EDIT: two people have made comments about the length of this. Sorry, but when you have an intern, to manage them well in almost all cases is going to be lots of work. If this answer is too long to be effective for you then you are going to have serious patience issues working with interns.
My experience is the overwhelming majority of managers in all fields (especially technical fields) are quite poor at managing interns well. If this wasn't the case this answer would have been a lot shorter.
Neither of the other current answers addresses how to create an environment which does this
I want him to feel like he can come to me with issues.
This is a huge important part of the question and one which quick "short answers" are not going to be able to easily address.
Preparation for an intern - what to know
It sounds like you are going to be the day-to-day person responsible for the intern. Before I even begin, let me say - you are going to have a huge effect on how this intern views your company and their experience, and the intern is going to take a ton of your time initially.
Let me say this again: your actions/inaction will strongly affect the intern, more than you realize, and require a ton of your time.
Most managers/mentors make the mistake of treating an intern as a full-time employee. This is a bad idea for a variety of reasons, but the key reason is:
- Interns normally have limited/no work experience and limited school experience
What this means practically is interns have no idea how corporate environments operate. This is manifest in more ways than I can possibly hope to list, but there is a large difference between an academic environment and a corporate environment. The intern will have the majority (15-20 years vs 0-12 months) of their experience in an academic environment with constant feedback and well defined projects/homework.
So, with respect to the above, you must remember
- Interns won't have a good feel for "corporate culture" (and, even if so, probably won't know your culture).
- Interns almost never work on projects longer than 1 semester given academic terms.
- Interns have received constant feedback for nearly two decades on all their schoolwork/projects. Homework gets grades. Larger projects are broken into week or two week deliverables, etc.
- Many interns are closer to high-school than being college graduates.
- Most interns never have had a manager before, and normally if so, it's in a service environment (retail, food service, etc) and not an office environment, and will not understand how communication with managers works
Execution - what to do with an intern
Ok. So now you know this and you have met your intern and have shown them around, introduced people and coworkers, shown them where the bathrooms are, fought your IT department to get them a computer setup, bought them lunch (pro-tip: college students can be bought easily with $5 worth of food), introduced them to the projects they will be working on or at least the background information. Now what. (first make sure you do this).
The first thing you do is establish a meeting with your intern. A minimum of once a week. The purpose of this meeting is to ask your intern how things are going and make sure they know they can communicate any problems or issues they are having. but enderland, how do I make sure they know this is the purpose?! You can just tell them. It's probably better if you have an official weekly meeting but make an effort of asking your intern "how is learning that new tool going?" or "how'd that task go?" or something similar each day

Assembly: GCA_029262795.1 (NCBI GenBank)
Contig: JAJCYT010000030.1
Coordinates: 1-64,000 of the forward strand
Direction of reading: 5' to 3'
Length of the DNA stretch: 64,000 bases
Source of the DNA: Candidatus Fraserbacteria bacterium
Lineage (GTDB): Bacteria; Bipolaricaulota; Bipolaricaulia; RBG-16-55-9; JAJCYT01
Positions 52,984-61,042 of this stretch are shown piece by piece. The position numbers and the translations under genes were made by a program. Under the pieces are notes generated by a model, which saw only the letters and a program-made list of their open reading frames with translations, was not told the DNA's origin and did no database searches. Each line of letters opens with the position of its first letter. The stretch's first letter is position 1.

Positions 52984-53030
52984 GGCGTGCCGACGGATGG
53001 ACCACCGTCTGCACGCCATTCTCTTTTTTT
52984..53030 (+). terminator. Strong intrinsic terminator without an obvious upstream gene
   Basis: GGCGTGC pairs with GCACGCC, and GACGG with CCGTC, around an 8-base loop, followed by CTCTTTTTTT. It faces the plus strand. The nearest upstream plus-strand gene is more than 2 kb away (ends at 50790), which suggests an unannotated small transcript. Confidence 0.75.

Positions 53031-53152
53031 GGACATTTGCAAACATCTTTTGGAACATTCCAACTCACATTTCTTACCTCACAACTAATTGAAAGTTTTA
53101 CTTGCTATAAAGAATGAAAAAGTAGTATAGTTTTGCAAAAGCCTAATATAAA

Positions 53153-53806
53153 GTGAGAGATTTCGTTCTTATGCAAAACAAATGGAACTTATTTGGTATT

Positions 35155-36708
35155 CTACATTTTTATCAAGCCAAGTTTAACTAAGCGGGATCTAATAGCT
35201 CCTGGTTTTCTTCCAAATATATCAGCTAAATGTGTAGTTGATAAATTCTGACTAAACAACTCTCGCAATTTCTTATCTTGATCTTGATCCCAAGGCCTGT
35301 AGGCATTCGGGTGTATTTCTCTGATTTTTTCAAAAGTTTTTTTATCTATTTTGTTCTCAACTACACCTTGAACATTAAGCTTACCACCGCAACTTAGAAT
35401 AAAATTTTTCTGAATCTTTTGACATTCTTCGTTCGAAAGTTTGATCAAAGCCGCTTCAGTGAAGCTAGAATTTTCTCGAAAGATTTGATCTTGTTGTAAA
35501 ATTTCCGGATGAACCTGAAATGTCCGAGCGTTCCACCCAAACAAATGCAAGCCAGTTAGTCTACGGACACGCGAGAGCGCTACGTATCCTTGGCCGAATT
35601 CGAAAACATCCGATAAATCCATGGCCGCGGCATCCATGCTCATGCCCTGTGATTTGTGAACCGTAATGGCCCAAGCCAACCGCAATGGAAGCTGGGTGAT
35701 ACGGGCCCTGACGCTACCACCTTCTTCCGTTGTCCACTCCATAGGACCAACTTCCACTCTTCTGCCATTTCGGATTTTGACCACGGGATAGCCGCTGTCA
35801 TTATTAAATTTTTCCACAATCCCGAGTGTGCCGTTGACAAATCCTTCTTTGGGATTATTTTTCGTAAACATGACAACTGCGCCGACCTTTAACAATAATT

Second, figure out how and how often your intern wants feedback, guidance, and answers to the, "am I doing a good job?" question. I'll answer it for you initially - much more often than you can possibly imagine. But enderland, employees don't normally get feedback from bosses often in the real world. Correct - but remember what we talked about above. Interns don't know this and their entire world for several decades has been centered around constant feedback. Make sure to be aware of this and give feedback or encouragement.
Now, some interns will not want this, which is fine. But make sure to assume interns want considerable amounts of feedback. Most do, but almost all won't say anything to you about it unprompted. Don't act as if they don't unless you talk about this specific issue with them.
Third, try to figure out whether your intern is too busy or not. Most interns won't know to ask for more work but rather sit being bored. The flip side is most interns will freak out if you overload them with work. Be mindful of this.
Fourth, don't assume anything about your intern. Many managers make the mistake of thinking their intern is having a great experience because they haven't said anything or complained or asked for more work. This is not necessarily true at all. Many interns will not initiate this sort of communication because they have no experience in the workplace. Most managers make the terrible mistake of assuming their intern will communicate as if they were a full-time employee.
The trend for interns (or tl;dr)
This could all be summarized as communicate, initiate communications, and communicate more than you think is needed. This doesn't matter if you are talking about training or any other element of your intern's experience.
This answer and this answer to different questions contain very relevant content as well.